Ranade, Mahadev Govind

Ranade, Mahadev Govind


Born Jan. 18, 1842, in Ni-phad, Maharashtra; died Jan. 17, 1901. Indian public and political figure and economist. Son of a rich Brahman.

Ranade graduated from the University of Bombay. From 1885 to 1893 he was a member of the legislative council of the Bombay presidency. He was a leader of the Indian bourgeois-nationalist organization in Maharashtra and, later, of the Indian National Congress. In the Indian national movement he sided with the moderate bourgeois-liberals.

In his works, Ranade drew a vivid picture of India’s plunder by the colonialists. Ranade called for the development of large-scale industry and banking in India and demanded that the British colonial authorities offer support to Indian enterprises. A proponent of state protectionism, he considered state regulation and control to be the decisive factor in the modernization of the Indian economy. His agrarian program amounted to a strengthening of private ownership of land and the creation of a strong middle class composed of landowners and the upper stratum of the peasantry. Ranade greatly influenced the formation of the ideology of the Indian national bourgeoisie.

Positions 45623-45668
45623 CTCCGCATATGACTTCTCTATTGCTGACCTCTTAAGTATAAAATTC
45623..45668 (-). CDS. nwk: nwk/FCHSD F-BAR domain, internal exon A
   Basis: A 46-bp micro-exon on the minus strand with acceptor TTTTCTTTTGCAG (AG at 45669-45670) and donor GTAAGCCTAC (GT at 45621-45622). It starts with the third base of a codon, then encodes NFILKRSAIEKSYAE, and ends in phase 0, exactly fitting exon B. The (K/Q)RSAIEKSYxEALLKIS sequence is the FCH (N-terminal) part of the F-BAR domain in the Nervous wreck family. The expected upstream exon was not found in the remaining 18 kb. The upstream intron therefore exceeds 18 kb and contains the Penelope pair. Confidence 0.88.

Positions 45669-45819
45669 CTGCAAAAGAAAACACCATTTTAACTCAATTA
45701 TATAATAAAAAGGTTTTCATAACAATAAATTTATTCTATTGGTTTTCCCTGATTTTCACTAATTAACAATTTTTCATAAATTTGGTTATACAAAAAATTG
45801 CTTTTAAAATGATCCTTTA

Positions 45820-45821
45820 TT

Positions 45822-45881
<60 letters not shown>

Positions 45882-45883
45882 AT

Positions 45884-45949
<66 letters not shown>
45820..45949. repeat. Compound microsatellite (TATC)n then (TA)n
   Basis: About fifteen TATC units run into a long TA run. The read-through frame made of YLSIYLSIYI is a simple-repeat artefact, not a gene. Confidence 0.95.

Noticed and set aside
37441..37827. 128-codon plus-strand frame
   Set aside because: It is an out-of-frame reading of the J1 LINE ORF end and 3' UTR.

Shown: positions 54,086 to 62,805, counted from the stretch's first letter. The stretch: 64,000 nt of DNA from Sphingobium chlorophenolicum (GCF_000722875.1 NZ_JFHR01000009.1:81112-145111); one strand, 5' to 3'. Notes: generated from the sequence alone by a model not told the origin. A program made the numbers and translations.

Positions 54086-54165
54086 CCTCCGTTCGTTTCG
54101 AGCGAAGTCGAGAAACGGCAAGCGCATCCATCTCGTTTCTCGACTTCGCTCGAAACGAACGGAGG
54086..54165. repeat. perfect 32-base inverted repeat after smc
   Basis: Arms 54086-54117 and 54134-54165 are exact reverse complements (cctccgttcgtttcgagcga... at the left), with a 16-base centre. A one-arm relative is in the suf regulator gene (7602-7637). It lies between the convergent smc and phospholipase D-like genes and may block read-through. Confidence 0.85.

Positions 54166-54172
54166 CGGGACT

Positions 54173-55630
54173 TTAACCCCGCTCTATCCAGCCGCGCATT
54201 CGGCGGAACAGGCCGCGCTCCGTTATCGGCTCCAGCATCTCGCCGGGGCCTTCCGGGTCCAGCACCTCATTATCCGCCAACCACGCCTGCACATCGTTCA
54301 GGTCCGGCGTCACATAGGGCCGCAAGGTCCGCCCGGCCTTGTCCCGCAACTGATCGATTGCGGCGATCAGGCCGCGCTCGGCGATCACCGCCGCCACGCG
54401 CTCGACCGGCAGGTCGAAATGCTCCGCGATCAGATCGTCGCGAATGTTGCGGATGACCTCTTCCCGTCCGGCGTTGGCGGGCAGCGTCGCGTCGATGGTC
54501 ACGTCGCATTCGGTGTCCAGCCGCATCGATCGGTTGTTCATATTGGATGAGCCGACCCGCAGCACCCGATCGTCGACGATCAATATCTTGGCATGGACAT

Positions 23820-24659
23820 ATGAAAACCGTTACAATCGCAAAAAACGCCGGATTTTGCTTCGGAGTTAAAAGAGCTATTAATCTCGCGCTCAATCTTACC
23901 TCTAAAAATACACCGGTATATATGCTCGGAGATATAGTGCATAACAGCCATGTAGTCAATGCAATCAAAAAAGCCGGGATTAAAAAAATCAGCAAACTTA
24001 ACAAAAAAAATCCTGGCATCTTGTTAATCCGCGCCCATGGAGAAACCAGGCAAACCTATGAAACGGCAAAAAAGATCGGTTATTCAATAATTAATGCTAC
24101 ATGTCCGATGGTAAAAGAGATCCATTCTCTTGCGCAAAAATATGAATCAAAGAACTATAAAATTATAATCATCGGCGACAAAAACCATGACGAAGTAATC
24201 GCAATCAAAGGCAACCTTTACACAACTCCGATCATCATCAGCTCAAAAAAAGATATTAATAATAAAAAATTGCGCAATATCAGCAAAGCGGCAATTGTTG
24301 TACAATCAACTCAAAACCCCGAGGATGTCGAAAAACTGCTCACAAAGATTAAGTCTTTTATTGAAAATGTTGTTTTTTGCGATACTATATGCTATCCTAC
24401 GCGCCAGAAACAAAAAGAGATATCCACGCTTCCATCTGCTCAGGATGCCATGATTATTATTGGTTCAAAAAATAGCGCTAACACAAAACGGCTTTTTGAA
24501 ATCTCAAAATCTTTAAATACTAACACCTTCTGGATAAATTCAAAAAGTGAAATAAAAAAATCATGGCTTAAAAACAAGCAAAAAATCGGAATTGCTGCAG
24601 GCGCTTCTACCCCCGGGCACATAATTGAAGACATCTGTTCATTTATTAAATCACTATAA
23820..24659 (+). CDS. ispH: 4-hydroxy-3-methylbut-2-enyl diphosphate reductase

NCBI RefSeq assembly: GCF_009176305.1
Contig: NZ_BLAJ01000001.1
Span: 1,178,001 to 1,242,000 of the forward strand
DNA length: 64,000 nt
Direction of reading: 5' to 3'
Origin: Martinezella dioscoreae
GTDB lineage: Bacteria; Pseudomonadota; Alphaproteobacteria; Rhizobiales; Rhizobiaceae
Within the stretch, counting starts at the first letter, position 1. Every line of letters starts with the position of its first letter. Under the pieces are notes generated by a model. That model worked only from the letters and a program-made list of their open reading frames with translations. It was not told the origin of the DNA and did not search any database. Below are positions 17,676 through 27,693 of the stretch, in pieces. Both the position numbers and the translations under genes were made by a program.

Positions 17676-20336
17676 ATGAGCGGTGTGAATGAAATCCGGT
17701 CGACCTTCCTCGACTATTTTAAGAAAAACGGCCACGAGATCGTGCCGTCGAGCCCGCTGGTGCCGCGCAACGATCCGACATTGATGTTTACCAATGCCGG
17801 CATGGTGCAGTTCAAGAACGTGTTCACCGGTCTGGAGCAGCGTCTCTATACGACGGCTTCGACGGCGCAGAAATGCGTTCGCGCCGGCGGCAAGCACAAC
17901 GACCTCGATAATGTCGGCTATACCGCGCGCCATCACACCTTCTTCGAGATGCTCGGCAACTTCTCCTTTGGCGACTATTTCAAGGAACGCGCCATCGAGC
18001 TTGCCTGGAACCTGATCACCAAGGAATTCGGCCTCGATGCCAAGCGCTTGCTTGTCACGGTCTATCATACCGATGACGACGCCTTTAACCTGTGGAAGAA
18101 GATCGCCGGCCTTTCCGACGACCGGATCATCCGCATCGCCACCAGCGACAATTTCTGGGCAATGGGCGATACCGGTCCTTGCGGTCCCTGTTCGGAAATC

Ranade, M. G. Essays On Indian Economics. Bombay, 1899.
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